Bid to save Namibian seal pups

2009-07-02 12:33

Windhoek - In a bid to save tens of thousands of baby seals being killed for their fur, Namibia animal rights activist are rushing to raise millions of dollars to buy out a fur company that buys the pelts.

The annual commercial seal harvesting season officially opened on Wednesday with a quota of 85 000 pups due to be clubbed to death on the Namibian coast.

"I got the offer from the Australian-based owner Hatem Yavuz to buy out his company for $14.2m by mid-July and I have started an international online appeal to raise the funds," Francois Hugo of Seal Alert South Africa, a seal rehabilitation centre, told AFP by telephone from Cape Town.

"I have placed the plea on YouTube and Facebook over the weekend requesting individuals worldwide to pledge $15 each until the target is reached and many offers have already reached us," Hugo added.

"Hatem Yavuz even offered to delay for two weeks the culling of the Cape Fur Seal pups and the shooting of 6 000 bulls by his Namibian partner companies which were allocated the quotas," Hugo added.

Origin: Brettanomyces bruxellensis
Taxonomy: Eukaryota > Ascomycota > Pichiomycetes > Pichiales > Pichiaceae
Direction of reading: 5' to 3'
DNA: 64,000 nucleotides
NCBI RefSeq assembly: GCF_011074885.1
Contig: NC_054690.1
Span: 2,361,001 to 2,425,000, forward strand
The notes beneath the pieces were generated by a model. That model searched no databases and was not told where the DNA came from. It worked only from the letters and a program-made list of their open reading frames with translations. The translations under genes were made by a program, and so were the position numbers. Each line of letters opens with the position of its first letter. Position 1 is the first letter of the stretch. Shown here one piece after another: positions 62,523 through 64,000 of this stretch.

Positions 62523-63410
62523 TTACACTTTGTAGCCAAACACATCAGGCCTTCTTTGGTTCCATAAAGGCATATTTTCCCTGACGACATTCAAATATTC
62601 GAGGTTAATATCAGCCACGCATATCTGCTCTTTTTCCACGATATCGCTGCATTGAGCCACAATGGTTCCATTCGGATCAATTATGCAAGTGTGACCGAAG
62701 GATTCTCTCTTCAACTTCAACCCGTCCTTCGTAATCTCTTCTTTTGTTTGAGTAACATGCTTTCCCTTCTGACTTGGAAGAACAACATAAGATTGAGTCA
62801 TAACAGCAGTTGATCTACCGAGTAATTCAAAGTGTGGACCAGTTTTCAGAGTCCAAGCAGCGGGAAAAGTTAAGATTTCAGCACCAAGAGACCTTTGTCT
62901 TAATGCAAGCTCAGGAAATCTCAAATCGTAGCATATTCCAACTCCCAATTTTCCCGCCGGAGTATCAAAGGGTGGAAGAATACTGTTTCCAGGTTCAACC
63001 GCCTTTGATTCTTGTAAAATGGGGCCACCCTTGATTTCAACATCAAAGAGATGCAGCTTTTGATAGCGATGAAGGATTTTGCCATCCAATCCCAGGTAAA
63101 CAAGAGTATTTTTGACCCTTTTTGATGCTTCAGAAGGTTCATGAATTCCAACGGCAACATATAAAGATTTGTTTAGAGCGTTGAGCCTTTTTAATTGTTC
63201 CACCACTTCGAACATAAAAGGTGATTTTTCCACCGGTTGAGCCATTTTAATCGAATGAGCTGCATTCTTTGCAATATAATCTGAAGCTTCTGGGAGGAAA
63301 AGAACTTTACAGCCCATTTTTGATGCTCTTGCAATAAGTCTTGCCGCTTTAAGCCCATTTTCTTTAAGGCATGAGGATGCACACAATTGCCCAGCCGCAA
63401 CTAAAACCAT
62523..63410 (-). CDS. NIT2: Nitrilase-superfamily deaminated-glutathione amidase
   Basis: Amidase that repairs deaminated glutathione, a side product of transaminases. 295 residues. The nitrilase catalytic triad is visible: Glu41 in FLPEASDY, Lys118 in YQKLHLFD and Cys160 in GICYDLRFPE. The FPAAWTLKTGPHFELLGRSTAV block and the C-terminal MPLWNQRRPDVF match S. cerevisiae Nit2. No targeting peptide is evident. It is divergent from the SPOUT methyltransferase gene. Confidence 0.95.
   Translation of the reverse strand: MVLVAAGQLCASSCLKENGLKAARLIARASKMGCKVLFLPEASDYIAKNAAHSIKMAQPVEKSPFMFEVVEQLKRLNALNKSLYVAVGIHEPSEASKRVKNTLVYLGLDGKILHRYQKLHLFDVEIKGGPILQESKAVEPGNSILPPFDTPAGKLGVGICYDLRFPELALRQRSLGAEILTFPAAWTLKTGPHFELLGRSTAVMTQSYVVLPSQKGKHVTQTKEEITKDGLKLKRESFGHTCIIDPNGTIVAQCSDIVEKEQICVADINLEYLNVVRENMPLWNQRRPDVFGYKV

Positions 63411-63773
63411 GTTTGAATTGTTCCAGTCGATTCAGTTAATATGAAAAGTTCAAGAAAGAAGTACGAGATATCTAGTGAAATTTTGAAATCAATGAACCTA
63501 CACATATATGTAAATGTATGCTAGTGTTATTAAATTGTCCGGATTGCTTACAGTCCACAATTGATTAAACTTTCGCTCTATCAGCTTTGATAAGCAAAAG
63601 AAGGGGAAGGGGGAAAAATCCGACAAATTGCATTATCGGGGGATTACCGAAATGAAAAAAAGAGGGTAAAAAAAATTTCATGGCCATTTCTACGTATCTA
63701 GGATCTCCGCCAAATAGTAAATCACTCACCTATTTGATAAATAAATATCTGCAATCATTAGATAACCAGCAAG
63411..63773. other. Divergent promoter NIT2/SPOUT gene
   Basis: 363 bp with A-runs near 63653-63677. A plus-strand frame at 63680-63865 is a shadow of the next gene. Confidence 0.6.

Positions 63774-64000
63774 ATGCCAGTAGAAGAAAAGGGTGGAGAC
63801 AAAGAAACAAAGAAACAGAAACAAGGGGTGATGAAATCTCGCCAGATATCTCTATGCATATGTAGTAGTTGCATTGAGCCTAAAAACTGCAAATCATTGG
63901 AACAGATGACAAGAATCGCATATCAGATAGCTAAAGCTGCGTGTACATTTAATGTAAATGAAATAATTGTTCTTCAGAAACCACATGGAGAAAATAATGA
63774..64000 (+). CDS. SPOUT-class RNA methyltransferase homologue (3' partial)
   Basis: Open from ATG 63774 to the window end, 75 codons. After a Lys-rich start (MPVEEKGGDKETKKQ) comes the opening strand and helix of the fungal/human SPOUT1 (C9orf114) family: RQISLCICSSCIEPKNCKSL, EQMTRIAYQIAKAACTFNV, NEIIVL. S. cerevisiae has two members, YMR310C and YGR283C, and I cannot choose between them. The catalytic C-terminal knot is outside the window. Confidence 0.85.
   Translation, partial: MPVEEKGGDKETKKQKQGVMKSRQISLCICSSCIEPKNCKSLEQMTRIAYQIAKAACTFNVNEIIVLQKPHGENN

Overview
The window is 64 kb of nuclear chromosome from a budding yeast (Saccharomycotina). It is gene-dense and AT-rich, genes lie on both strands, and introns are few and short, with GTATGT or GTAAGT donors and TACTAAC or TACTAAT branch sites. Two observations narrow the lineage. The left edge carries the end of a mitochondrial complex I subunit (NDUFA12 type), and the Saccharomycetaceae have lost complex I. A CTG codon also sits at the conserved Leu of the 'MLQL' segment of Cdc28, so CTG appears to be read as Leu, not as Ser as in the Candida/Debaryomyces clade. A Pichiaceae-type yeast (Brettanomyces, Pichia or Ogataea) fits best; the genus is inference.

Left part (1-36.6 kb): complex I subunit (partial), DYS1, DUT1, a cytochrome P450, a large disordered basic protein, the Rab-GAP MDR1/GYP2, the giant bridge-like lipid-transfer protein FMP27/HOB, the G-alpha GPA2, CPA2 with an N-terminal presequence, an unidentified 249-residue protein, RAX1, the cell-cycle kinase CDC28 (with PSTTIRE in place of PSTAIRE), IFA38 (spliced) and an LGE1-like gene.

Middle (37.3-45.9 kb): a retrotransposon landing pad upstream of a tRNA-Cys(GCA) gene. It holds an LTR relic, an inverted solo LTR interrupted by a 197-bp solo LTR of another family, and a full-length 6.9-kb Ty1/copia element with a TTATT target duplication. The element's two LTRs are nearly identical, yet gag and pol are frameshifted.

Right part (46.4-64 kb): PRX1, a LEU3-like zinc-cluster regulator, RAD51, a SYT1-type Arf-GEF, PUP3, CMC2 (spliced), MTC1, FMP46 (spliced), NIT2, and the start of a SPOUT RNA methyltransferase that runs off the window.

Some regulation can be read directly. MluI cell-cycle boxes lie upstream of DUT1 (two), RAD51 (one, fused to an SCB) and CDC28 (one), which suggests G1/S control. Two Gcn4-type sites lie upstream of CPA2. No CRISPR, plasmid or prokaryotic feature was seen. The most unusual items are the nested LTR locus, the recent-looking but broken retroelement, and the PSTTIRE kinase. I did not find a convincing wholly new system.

Seal pelts and traditional medicines

The original deadline set by Yavuz last Friday to raise the money by July 1 was too short, he said.

However an official in the Namibian fisheries ministry said the cull would kick off on Wednesday, as agreed.

The ministry set a three-year rolling quota back in 2007 of 85 000 seal pups annually plus 6000 bulls each year to contain Namibia's total seal population of some 850 000 animals.

The bulls' dried genitals are popular in China where they are used for traditional medicines.

More than 3 200 online signatures were put on the internet portal Facebook by late Tuesday with an additional petition by an Australian animal rights group launched separately, urging the fur company owner in an open letter to stop buying seal pelts from Namibia.

In May this year, the European Union banned imports and exports of all seal products in their 27 member states, including transporting these products through the EU to other parts of the world.

The sparsely populated southern African country is famous for its wildlife and deserts, especially along its Atlantic "skeleton coast". The seals live on a group of islands off the southern coast.